said Dr Monem Jemni the team performance director.

“There are just over a thousand people who have done the swim to date in history,” explains Edward. “About 30 to 50 people from around the world attempt it each year but around 70 percent of these fail. It is the Mount Everest of the swimming world but a lot more people have successfully climbed Mount Everest than have swum the Channel, which demonstrates what a challenge this is.”

“It’s all for charity so the more publicity I can get around the event, hopefully the more money I can raise.”

Edward planned to complete the 21-mile sea swim within 10-14 hours. His challenge was to raise money in aid of Prostate Cancer Research.  His father, a Harley Street surgeon, devoted a huge part of his career to the disease only to contract it himself.  While his father has now beaten the disease it still affects 40 000 men in the UK every year. 11 000 of the cases are fatal. So far he has been pledged £18,500.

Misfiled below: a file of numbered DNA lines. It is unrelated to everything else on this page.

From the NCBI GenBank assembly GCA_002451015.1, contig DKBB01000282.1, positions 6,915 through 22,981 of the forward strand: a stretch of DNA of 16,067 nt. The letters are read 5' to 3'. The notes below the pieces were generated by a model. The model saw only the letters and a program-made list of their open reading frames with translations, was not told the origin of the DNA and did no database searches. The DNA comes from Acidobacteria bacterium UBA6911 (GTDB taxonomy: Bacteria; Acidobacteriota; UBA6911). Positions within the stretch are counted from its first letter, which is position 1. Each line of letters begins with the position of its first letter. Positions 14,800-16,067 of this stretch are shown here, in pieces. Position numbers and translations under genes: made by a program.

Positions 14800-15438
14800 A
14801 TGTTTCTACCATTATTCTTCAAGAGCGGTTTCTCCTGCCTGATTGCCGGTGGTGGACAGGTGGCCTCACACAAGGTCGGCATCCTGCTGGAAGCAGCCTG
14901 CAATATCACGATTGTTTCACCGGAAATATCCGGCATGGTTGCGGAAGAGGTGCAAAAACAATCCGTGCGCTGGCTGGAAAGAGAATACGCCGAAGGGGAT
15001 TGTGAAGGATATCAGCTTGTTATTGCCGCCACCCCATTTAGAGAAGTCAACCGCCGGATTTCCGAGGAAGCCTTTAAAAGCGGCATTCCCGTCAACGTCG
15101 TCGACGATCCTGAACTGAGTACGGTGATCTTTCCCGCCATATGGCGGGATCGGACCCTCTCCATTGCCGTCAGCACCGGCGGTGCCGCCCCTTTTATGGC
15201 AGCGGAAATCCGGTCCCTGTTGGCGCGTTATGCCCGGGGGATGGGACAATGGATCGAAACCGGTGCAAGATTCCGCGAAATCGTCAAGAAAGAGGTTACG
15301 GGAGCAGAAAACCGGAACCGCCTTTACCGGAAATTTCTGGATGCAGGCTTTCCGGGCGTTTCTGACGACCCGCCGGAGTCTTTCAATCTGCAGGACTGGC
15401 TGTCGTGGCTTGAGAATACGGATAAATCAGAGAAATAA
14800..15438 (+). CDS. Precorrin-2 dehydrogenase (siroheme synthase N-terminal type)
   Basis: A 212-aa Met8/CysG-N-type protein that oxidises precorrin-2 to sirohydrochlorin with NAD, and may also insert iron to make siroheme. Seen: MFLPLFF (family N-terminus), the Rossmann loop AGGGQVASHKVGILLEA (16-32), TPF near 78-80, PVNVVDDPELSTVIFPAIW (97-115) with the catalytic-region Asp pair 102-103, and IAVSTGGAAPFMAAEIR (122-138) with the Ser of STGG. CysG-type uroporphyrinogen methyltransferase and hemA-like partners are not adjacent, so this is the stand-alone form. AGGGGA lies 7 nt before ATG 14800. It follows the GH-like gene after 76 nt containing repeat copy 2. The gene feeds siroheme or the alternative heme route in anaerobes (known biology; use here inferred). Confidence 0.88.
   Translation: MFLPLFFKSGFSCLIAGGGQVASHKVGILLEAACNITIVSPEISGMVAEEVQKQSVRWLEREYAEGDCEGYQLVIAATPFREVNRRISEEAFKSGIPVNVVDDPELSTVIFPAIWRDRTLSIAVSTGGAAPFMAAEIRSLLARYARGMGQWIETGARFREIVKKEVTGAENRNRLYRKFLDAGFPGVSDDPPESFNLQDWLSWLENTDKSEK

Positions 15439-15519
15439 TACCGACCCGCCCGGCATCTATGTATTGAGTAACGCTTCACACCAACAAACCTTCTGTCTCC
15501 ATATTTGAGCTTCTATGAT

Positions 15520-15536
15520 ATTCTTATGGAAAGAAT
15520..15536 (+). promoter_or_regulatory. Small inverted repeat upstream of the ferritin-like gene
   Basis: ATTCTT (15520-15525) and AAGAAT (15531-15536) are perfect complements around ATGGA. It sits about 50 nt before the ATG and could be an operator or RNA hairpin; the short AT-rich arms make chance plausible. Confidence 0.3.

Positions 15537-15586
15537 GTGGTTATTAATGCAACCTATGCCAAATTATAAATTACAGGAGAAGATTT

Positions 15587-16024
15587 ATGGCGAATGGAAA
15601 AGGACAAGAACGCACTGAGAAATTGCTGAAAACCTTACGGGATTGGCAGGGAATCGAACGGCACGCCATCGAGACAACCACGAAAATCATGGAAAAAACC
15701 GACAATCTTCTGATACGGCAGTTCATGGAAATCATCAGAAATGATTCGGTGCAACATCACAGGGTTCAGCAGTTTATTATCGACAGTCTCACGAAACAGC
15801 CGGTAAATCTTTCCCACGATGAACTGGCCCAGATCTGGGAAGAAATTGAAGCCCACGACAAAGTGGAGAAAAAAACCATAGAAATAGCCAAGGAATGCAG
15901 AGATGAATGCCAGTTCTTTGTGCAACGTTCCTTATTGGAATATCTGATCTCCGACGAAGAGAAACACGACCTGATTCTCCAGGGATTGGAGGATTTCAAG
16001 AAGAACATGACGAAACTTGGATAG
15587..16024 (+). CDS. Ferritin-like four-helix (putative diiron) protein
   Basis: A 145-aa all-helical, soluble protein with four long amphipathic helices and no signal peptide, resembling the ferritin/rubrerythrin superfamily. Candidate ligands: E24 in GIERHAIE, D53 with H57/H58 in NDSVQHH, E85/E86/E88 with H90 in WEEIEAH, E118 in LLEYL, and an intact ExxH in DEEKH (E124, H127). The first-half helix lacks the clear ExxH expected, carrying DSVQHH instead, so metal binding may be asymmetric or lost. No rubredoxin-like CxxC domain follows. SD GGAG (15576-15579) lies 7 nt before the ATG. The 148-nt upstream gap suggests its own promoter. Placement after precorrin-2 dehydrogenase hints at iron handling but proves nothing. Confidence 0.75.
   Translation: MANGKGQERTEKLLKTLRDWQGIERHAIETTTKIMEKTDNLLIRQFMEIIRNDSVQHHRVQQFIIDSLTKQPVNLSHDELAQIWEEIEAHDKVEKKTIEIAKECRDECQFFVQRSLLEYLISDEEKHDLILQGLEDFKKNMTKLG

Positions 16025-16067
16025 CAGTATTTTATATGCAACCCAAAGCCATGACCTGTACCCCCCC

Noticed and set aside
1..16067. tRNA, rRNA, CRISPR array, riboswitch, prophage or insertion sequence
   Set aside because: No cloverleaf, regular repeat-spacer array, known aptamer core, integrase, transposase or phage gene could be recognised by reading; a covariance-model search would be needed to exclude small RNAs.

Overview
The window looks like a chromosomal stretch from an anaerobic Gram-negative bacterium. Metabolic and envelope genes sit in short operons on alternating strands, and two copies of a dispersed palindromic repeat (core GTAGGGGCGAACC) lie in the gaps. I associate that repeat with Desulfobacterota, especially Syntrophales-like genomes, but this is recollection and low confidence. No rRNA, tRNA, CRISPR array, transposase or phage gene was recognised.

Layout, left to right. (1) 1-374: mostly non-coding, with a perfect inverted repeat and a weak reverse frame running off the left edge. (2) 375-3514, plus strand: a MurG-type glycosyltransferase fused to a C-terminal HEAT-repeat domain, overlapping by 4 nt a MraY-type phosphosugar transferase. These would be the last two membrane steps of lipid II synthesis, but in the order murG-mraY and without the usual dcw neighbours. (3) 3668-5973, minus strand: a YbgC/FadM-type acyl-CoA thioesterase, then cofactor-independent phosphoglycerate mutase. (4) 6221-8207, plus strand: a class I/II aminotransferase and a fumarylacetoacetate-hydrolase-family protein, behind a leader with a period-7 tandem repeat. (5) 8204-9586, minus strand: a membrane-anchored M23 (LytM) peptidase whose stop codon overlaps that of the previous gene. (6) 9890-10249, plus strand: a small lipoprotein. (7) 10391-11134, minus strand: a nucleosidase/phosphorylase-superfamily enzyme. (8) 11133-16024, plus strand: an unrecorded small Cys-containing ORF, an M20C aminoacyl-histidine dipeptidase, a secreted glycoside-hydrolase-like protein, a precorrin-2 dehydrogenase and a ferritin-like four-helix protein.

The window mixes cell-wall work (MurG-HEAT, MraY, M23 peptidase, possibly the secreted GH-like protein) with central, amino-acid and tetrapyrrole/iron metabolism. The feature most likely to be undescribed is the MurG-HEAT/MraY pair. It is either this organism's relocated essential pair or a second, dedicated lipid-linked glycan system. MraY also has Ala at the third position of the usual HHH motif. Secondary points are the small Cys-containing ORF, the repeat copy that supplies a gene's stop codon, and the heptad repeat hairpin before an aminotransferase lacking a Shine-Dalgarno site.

His tough training regime saw Edward put in four hours of exercise around his day. Edward also works as a DJ and so somehow managed to find time for evening work as well.

In the run up to the event, his performance was scientifically monitored whilst he is in the water by a team of sports science experts from Anglia Ruskin University in order to give him the best possible chance of success.

They included Adrian Scruton, Dan Gordon, Roy Luckhurst, Dr Don Keiller, Nathan Thompson, Kjell van Paridon and Dr Monèm Jemni.

Adrian Scruton of the Sports Science Team added: